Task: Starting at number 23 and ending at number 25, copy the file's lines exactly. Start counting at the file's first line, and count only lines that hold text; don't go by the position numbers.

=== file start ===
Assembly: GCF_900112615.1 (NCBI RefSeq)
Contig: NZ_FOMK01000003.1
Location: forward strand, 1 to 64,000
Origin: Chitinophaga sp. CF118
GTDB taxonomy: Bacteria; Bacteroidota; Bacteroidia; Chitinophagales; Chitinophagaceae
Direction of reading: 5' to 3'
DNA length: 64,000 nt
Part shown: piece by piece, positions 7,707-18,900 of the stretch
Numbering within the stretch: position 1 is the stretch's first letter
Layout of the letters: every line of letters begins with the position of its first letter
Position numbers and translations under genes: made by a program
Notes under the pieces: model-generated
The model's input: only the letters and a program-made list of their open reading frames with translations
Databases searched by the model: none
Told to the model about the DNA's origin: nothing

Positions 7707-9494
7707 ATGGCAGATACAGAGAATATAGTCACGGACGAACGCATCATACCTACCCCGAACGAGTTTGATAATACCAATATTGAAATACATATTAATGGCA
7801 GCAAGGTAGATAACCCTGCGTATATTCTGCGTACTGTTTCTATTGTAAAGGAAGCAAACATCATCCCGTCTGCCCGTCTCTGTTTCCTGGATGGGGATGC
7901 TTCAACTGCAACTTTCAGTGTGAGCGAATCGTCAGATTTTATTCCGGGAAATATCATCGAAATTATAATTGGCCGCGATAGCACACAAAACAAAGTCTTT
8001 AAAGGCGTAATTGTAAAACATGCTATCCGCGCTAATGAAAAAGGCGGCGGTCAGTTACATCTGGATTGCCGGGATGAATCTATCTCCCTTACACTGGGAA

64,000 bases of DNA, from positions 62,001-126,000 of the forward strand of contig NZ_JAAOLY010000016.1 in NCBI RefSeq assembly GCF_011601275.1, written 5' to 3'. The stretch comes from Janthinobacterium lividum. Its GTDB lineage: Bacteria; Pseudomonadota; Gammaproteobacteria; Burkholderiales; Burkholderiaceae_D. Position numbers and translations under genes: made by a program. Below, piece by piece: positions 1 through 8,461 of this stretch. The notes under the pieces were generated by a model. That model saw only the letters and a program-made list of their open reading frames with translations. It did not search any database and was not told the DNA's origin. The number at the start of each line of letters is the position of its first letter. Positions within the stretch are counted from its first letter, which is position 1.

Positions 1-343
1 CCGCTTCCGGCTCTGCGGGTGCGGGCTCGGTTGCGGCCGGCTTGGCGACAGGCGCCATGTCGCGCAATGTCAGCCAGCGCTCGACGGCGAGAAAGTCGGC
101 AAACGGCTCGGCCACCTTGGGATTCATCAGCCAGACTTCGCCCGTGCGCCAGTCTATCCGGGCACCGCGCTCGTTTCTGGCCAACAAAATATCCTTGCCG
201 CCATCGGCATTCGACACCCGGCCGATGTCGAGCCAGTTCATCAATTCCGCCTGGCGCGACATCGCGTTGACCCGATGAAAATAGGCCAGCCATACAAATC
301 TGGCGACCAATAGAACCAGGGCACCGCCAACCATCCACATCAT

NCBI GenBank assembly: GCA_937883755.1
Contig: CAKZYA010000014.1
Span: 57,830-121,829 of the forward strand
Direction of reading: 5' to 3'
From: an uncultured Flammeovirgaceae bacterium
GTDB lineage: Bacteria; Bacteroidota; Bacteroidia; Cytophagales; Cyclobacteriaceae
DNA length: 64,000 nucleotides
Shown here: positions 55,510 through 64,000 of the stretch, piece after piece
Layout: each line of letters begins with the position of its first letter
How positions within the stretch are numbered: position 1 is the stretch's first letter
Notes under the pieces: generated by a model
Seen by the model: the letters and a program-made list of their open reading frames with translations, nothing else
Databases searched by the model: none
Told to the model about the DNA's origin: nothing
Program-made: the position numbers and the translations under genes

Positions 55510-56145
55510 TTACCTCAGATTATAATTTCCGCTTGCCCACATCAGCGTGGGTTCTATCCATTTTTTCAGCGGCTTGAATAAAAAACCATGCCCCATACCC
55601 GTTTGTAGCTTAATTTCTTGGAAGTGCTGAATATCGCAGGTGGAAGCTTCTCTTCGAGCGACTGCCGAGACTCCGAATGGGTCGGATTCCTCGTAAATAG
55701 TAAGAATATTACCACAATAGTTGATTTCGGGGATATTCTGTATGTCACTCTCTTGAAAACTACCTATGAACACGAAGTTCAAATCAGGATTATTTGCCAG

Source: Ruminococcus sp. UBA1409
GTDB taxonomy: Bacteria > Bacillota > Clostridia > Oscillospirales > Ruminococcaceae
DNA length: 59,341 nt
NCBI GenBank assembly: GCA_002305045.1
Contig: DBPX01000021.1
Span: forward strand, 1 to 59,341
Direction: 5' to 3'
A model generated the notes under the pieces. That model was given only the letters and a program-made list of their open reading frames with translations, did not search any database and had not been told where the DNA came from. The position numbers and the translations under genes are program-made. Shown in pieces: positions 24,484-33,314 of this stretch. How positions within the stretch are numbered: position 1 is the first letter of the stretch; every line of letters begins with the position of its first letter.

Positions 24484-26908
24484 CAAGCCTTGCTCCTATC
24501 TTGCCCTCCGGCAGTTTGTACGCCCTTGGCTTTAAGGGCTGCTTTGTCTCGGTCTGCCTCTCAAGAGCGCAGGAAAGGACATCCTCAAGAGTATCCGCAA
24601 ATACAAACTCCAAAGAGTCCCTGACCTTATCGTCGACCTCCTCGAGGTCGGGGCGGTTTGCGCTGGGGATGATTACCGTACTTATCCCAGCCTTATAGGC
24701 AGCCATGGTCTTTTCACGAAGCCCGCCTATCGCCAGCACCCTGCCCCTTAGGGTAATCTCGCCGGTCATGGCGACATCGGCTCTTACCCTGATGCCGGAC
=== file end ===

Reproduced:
1 CCGCTTCCGGCTCTGCGGGTGCGGGCTCGGTTGCGGCCGGCTTGGCGACAGGCGCCATGTCGCGCAATGTCAGCCAGCGCTCGACGGCGAGAAAGTCGGC
101 AAACGGCTCGGCCACCTTGGGATTCATCAGCCAGACTTCGCCCGTGCGCCAGTCTATCCGGGCACCGCGCTCGTTTCTGGCCAACAAAATATCCTTGCCG
201 CCATCGGCATTCGACACCCGGCCGATGTCGAGCCAGTTCATCAATTCCGCCTGGCGCGACATCGCGTTGACCCGATGAAAATAGGCCAGCCATACAAATC